As companies race to seize competitive advantage in a tentative economic upturn the need for ever finer degrees of efficiency is pushing the use of IT and automated analytics up the strategic priority list. But what does this mean for manufacturers? Jane Gray chewed the fat with industry representatives.
The latest of The Manufacturer’s Director’s Forum (MDF) dinners, held on April 7 in Nottingham and sponsored by Columbus IT, provided a timely opportunity to ask attendees how the recently reported slump in economic optimism was affecting their operations and the motivations behind their use of technologies like enterprise resource planning (ERP) systems, business analytics and business intelligence. After all, our gathering was taking place just days after the British Chambers of Commerce’s Quarterly Economic Survey had announced dolefully that Q1 2011 was “mediocre and disappointing, especially for manufacturing” and the UK PMI figures for manufacturing declined again from the January high of 61.2 to a less buoyant 57.1.
Yet the overwhelming response from diners was that full order books and escalating customer expectations on lead times are what’s driving efficiency hunts, as they look to glean even the most minute competitive advantage in order to fulfil exacting demand. Even representatives involved in luxury consumer markets, said to be suffering most in the current economic climate, reported feverish activity.
A means to an end
As conversation over dinner unfolded it became obvious that this is translating into pressure for IT systems to be more intelligent in identifying trends and for users to be savvier in their manipulation of data. Describing how he hoped added intelligence would change the game for his organisation, George Ewen, global production director at CPL Aromas, said: “We call ourselves a global company, but the fact is that, although all sites manufacture the same product, they do it in different ways. We are not truly linked up – just standalone sites. We are trying to change that, through introducing standardised bar coding, for instance, but we need a system that can support us.” Ewen said a desire for better global warehousing strategies and management of the 15,000 raw materials used in its product range had driven CPL Aromas’ decision to buy a new ERP system.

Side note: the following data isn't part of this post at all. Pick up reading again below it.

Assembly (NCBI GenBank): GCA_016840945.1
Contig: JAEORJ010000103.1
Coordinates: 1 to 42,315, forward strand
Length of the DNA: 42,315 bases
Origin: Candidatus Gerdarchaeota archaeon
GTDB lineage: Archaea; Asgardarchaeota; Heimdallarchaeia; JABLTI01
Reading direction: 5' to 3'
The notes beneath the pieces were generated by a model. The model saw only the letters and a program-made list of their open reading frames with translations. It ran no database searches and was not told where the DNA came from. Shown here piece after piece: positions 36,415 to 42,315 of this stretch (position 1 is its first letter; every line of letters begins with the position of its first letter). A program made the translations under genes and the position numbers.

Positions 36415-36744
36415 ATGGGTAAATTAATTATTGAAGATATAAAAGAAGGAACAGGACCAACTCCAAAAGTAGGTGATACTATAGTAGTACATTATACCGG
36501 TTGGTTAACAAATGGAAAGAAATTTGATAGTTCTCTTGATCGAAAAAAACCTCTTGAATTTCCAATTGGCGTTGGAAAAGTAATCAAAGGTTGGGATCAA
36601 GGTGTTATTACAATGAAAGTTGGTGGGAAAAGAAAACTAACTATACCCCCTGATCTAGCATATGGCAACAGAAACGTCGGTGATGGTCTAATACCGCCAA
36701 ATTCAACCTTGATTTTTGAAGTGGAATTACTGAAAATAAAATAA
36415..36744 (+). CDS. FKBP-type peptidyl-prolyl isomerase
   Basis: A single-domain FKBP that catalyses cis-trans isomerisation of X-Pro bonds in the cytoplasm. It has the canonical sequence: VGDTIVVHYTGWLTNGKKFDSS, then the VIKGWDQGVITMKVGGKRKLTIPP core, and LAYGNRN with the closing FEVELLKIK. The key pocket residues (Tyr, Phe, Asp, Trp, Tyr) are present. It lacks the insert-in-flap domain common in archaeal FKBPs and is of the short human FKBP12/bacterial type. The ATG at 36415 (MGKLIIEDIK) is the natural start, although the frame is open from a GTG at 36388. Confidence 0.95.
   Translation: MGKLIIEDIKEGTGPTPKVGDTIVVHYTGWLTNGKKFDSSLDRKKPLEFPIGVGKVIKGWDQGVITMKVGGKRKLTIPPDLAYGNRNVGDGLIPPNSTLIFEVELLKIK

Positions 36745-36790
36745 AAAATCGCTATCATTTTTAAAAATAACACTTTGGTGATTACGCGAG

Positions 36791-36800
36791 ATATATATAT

Microsoft Dynamics AX was chosen because of its demonstrated success in leveraging value. One such example of this is Balfour Beatty Rail, represented at this MDF Dinner by project manager Emma Holland.
Holland spoke of the benefits of viewing inventory information from different perspectives at both global and local levels.
In addition to analysis of materials movements both Ewen and Holland advocated analysis of labour costs in terms of direct and indirect hours, and the effect of downtime.
However, not all organisations will gain benefits through searching for efficiencies in stock purchasing and warehousing practises.
A few words from Simon Charlton, sales director at Columbus IT, raised the imperative of understanding what makes a difference to your organisation’s competitive position.
Charlton recalled his work with catering butchers Fairfax Meadow’s ERP implementation and observed: “If we talk about [Fairfax Meadow’s] business in this respect it needs to be considered that the product, prime beef, is far more expensive than the labour on the shop floor. This means that, the priority is capturing costs related to meat processing compared to the overall cost of delivering the product. You can’t just pull in a system which is meant to be fantastic and assume that it is going to bring benefits. You need to understand how to capture information that is relevant to you.” Tony Carlisle, IT manager at Fairfax Meadow, agreed with this assessment and explained why having assurance about his ERP system’s ability to quickly and consistently process high volumes of transactions as well as analysing product yield were the main considerations in his ERP adoption plans.